Sunday, October 27, 2013

The Debate Rages but Has the NHL Already Banned Fighting Without Knowing It? Rule 48 and Unintended Consequences

In the NHL rulebook, fighting is the subject of Rule 46. Managing fighting is actually so important to the NHL that Rule 46 has 22 subsections. Fighting is clearly against the rules of hockey in the same way that slashing, boarding, high-sticking and interference are against the rules. If players do these things, they go to the penalty box. But lately with the tragic deaths of a few NHL tough guys and some major injuries around the league, there has been a lot of talk about removing fighting from the game entirely.

But is it possible that the NHL has already legislated against fighting completely inadvertently?

It's a well-known fact that legislation will oftentimes have unintended consequences that the drafters never anticipated. Sometimes they are good, like for instance when Congress tried to ease the difficulties of soldiers demobilizing after the Second World War and re-entering society by giving them $20 a week in unemployment benefits and somehow ended up with millions of soldiers getting free college educations, expanding the middle class, and enabling the American economic boom of the mid-Twentieth Century. And sometimes, the unintended consequences are ridiculously stupid, like when the U.S. made marijuana illegal to protect the paper industry, and today has by far the largest per capita prison population in the world.

That brings me to the NHL's Rule 48.

In response to the myriad debilitating concussions that were shortening the careers of too many NHL players and negatively impacting their longterm health, the NHL banned hits to the head with Rule 48. The language of 48.1 reads:

48.1 Illegal Check to the Head – A hit resulting in contact with an opponent's head where the head is targeted and the principal point of contact is not permitted. However, in determining whether such a hit should have been permitted, the circumstances of the hit, including whether the opponent put himself in a vulnerable position immediately prior to or simultaneously with the hit or the head contact on an otherwise legal body check was avoidable, can be considered.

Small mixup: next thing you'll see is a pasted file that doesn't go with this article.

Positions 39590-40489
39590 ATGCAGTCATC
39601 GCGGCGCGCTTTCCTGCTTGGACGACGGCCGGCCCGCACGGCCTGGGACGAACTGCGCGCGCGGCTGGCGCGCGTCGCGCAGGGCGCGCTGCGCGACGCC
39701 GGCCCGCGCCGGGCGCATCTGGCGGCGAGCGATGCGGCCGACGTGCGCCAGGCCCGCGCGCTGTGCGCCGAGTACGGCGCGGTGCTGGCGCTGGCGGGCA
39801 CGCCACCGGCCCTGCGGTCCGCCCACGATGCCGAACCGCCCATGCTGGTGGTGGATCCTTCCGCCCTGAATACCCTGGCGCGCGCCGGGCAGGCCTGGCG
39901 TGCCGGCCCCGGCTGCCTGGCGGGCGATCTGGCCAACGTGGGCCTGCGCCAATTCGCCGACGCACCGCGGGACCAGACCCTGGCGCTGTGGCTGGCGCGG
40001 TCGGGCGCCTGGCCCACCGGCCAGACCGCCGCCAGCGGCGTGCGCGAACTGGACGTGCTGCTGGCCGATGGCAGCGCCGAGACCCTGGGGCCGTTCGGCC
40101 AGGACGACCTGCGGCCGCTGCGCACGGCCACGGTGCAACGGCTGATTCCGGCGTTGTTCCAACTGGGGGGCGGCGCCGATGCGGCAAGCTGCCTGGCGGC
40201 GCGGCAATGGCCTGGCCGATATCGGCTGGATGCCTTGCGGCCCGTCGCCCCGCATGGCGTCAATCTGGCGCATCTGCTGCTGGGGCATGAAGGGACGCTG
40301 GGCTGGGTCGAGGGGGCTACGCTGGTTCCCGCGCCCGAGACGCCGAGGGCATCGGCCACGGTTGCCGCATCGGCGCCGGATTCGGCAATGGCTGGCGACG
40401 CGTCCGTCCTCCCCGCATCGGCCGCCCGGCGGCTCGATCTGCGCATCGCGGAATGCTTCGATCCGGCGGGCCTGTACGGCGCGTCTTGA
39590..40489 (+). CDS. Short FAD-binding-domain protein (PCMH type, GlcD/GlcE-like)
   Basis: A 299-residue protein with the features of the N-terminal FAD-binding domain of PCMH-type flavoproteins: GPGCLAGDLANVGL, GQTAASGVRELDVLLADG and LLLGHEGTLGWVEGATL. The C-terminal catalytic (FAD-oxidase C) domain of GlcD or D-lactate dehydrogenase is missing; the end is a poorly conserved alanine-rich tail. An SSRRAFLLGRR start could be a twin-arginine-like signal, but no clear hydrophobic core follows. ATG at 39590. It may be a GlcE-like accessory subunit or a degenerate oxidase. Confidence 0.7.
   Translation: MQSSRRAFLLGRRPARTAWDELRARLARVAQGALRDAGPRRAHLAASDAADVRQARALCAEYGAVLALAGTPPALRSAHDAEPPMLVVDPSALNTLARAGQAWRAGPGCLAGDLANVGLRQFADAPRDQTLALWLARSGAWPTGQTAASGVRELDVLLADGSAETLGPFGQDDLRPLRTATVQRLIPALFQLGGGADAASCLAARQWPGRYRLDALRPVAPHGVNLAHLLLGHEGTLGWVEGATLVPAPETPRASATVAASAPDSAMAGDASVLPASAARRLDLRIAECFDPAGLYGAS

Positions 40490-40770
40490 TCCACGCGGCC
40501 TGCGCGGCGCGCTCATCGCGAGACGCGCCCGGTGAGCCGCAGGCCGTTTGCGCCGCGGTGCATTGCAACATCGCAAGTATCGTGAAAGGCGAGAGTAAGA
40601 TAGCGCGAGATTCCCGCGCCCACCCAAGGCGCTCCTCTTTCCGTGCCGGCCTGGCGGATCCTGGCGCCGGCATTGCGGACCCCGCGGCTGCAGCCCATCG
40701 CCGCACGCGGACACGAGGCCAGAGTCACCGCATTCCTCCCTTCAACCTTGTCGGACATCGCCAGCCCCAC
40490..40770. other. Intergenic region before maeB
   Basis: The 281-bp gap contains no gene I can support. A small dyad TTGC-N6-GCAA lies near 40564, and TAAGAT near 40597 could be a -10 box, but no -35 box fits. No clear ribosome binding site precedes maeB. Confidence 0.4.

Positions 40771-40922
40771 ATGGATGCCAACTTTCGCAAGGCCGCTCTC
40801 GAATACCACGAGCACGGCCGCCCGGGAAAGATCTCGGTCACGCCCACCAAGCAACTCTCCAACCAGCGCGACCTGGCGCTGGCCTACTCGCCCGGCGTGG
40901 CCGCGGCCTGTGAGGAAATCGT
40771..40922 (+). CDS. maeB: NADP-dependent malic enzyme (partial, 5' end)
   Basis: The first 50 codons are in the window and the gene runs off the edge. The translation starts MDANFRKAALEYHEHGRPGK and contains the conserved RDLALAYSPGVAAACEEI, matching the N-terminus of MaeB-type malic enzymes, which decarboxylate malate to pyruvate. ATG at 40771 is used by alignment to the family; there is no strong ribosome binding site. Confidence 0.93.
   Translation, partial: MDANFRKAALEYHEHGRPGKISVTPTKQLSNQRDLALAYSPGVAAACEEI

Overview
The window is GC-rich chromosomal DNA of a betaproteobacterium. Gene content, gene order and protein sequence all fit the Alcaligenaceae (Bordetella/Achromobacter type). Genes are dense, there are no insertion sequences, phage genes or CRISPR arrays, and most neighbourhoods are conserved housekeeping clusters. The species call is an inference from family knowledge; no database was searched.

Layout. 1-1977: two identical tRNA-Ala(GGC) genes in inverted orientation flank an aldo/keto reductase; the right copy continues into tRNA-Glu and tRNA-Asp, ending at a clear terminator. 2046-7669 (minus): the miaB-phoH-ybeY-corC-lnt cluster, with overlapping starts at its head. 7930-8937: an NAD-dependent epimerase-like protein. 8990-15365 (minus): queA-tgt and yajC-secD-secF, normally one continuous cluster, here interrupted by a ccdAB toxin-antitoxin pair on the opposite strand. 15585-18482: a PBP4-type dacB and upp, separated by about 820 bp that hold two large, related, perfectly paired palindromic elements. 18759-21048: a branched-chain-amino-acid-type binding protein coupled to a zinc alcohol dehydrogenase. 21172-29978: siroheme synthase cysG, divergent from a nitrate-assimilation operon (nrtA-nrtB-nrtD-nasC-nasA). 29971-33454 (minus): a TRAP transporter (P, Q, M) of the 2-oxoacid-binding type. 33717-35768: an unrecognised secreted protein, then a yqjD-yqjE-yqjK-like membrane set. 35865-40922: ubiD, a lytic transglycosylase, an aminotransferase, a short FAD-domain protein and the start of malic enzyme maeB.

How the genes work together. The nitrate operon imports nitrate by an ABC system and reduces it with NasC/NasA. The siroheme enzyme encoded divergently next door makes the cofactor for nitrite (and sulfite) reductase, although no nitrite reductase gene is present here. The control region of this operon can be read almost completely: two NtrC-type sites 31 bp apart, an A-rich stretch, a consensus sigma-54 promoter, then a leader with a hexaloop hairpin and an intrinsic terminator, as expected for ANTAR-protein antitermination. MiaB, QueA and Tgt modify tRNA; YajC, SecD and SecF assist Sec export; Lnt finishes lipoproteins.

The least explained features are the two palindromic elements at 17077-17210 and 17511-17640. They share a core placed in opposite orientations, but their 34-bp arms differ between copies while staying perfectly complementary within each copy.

Notice that the banned action is a "hit resulting in contact with an opponent's head where the head is targeted and the principal point of contact." Isn't that what fighting is? Every NHL fight is a series of hits targeting an opponent's head over and over again.

It is true that the title of the rule states that we are dealing with "checks" so obviously Rule 48 is only dealing with bodychecks, right.? Not so fast. There are all kinds of checks in hockey that are not bodychecks. There are poke-checks, stick checks, and cross-checks, any of which could result in a hit to the head, but none of which appear to be contemplated by the rule. Besides, the text of the rule bars intentionally hitting an opponent in the head. Hitting and checking are not synonymous. Hitting and punching are though.

Further, since there is already a rule against fighting, it might seem redundant to consider Rule 48 as also covering the same subject. I counter this argument by noting that there is a rule against boarding in the NHL rulebook (Rule 41), but Rule 48 has significant overlap with it. The same goes for charging, checking from behind, and elbowing.

Rule 48 does include language about the opponent putting himself into "a vulnerable position immediately prior to or simultaneously with the hit or the head contact" and one might argue that any fighter is putting himself into a vulnerable position. That is a reasonable argument to make, but not all fights occur between willing combatants and just because you're fighting doesn't mean you are necessarily vulnerable, which is to say, caught unawares.

What would it mean for Rule 48 to cover fights as well as dirty body checks?

First and foremost, any player who fights in an NHL game would be subject to an extra two-minute minor under Rule 48.2 for violating the rule. Secondly, under Rule 48.6, the referees would have at their discretion the authority to hand out match penalties if they judge that "the player attempted to or deliberately injured his opponent with an illegal check to the head." Finally, any player to receive two game misconducts under the rule would be suspended for his team's next game with further supplementary discipline available at the Commissioner's discretion.

Based on the text of Rule 48, I personally believe the NHL has already deemed fighting to be an illegal hit to the head that should subject players to further penalties. What do you think?

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